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Clinton doesn't have that luxury in running for president. She needs to show that she can connect with voters, and isn't cloistered in a bubble of entitlement. But she's trying to stage-manage her relatability—holding small events with voters without the media present—something that will become impossible to do under the klieg lights of a presidential campaign. Many candidates thrive under the voter scrutiny at town halls (think: John McCain) or the ability to connect with voters one-on-one (think: Bill Clinton). It doesn't make those interactions any less authentic just because there are cameras around. Hillary Clinton's insistence on closed press for certain events is borne less out of the need to have authentic interactions but from the reality that she's not particularly good at Politics 101.

Here's the Clinton paradox: The prospect of electing the first female president has always been a stronger selling point for Clinton's campaign than the reality of Hillary Clinton and her political skills. But to disabuse voters of the notion that she views the primary campaign as a formality, she'll need to showcase the weakest part of her repertoire. Meanwhile, she's relying on a similar message and approach as Obama even as clear majorities of voters are looking for a change.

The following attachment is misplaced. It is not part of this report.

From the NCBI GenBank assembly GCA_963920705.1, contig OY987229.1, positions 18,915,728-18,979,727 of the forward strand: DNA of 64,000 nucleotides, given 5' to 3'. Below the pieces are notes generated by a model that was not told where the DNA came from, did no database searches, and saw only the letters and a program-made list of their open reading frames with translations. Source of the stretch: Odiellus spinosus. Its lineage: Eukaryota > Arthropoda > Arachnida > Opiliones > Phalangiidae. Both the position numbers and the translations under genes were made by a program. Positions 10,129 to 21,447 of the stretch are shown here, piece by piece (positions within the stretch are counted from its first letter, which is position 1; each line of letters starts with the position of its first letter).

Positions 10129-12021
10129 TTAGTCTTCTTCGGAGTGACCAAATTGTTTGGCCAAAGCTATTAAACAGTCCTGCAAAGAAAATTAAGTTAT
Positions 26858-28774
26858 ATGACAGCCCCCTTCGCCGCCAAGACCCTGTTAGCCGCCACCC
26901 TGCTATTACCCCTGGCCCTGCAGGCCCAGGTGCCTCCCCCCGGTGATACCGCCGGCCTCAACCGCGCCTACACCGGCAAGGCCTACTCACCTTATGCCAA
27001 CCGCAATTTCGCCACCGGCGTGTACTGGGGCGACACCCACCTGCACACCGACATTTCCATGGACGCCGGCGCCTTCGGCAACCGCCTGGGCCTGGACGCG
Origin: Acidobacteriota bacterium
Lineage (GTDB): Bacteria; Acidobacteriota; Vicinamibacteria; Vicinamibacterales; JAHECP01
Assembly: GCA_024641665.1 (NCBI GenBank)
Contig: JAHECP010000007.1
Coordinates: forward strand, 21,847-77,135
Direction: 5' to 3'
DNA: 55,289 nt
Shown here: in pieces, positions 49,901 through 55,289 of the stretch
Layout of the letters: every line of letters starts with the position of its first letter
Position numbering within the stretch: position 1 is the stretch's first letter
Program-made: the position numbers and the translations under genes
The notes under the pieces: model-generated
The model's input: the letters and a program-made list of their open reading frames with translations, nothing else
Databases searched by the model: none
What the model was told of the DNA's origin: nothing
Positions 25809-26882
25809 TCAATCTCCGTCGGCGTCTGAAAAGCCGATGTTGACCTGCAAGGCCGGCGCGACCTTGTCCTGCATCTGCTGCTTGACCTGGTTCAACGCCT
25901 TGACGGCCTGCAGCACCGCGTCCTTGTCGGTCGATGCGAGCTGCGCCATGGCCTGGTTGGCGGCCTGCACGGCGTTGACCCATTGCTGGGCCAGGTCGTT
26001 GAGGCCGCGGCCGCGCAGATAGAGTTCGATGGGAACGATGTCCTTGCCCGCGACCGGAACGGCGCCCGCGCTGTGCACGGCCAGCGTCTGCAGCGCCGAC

Clinton got the preparation for a presidential campaign backwards: She prepared for her kickoff by assembling an all-star team of talent, rallying support for her candidacy among Democrats, while remaining largely invisible to voters save for a handful of paid, scheduled speeches. Her cross-country tour looks a bit too staged, even using the same "Scooby" van that she employed during her 2000 New York Senate campaign.

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She should have started her listening tour before announcing her campaign and maybe, you know, done some actual listening before deciding to run. Stopping at a Chipotle restaurant in Ohio after announcing her campaign, an incognito Clinton went entirely unrecognized—and made no effort to talk to voters. And so far, her campaign has been cribbing from Obama's successful campaigns and co-opting lines from Sen. Elizabeth Warren—not sounding like an independent thinker with fresh ideas.

In polls, a clear majority of voters are saying they prefer change over the policies of the past. They're deeply dissatisfied with the direction of the country. And they're looking for new leaders to represent them. Clinton falls short on all those key counts. Her main advantages going forward are that she's a Democrat—at a time when more adults identify with Democrats than Republicans—and she can widen the gender gap running to be the first female president. If she wins, it won't be because of her political skill, but because of the Democratic machine.

This article is from the archive of our partner National Journal.